Syrian regime forces entered and took over large parts of Daraa in south-western Syria yesterday – a symbolic victory for Assad given Daraa was the first area where anti-regime protests began in 2011.
A Russian military police unit also entered rebel-held areas and began negotiations for the handover to regime rule. Daraa’s governor Mohamad al-Hanous said that government forces are now in control of 80 per cent of the city.
The Syria state news agency Sana said: “Units of the Syrian Arab army entered the district of Daraa al-Balad and raised the national flag in the main square … a declaration that Daraa is now clear of terrorism.”
The Syrian Observatory for Human Rights said rebels were still in the city but are expected to depart soon for Idlib in the north.
The surrender deal resembles those agreed in other parts of Syria. The rebel’s heavy weapons will be handed over and AP reported that rebel fighters have the option of accepting an amnesty offer from the Government or leaving Daraa with their families to other rebel-held parts of the country.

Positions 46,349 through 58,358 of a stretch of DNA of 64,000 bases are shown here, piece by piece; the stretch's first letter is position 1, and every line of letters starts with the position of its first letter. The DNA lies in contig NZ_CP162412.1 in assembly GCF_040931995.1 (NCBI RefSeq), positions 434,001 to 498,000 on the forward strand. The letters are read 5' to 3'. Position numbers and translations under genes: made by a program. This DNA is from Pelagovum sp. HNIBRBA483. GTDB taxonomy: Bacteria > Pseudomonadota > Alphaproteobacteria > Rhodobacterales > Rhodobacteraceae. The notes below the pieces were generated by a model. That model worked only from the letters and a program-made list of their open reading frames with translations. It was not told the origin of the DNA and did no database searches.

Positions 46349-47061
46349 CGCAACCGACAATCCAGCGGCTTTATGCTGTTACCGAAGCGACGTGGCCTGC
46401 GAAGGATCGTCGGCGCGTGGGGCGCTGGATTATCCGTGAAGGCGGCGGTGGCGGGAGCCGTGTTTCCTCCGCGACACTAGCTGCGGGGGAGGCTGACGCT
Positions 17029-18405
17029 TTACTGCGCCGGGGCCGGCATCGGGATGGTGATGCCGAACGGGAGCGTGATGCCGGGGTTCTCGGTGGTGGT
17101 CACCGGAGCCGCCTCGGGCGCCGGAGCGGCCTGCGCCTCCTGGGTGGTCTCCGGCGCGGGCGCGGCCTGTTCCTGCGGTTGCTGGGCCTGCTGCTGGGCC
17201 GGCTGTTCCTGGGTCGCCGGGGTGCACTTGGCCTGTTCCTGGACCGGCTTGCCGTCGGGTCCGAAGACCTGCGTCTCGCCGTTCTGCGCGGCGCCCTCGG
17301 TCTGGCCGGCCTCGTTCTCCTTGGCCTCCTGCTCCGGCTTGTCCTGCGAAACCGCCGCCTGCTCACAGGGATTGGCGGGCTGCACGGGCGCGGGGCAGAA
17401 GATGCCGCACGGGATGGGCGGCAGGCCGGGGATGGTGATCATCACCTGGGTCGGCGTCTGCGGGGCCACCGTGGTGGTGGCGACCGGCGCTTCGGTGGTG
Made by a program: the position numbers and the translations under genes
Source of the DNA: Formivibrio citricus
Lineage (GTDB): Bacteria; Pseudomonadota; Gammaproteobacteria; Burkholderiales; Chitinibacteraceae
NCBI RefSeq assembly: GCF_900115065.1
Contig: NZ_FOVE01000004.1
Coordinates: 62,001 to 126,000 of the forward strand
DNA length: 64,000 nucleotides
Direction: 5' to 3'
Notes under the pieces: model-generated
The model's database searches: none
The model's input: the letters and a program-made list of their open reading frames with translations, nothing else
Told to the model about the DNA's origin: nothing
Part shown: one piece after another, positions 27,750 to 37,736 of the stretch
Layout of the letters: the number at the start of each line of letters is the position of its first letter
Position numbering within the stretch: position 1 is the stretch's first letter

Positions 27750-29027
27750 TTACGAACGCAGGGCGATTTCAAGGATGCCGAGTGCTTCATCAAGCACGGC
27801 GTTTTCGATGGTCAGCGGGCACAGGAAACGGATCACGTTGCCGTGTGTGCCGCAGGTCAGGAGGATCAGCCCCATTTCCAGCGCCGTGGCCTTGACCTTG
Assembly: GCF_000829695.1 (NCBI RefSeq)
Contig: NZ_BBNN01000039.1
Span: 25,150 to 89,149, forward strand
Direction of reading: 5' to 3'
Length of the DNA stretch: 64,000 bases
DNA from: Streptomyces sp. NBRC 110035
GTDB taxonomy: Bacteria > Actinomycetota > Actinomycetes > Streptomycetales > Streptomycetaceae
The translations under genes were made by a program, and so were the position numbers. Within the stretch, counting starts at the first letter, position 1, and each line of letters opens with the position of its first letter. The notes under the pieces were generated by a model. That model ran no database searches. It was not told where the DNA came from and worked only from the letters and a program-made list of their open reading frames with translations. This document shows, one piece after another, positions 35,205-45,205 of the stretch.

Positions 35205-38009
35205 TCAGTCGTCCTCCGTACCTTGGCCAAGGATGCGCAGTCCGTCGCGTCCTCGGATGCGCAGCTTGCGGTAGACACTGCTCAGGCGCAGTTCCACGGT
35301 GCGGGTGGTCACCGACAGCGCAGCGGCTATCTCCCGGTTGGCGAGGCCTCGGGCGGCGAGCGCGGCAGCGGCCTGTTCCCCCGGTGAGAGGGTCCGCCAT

The Syrian government launched its offensive to capture Daraa last month, in what had been agreed was a “de-escalation” zone. The US had warned Syrian President Bashar al-Assad and his Russian allies that violations of the de-escalation zone agreed last year would have “serious repercussions” and pledged “firm and appropriate measures”.
However, it has also made it clear to Syrian rebels that they should not expect US military support – telling the Free Syrian Army that “you should not base your decisions on the assumption or expectation of a military intervention by us”.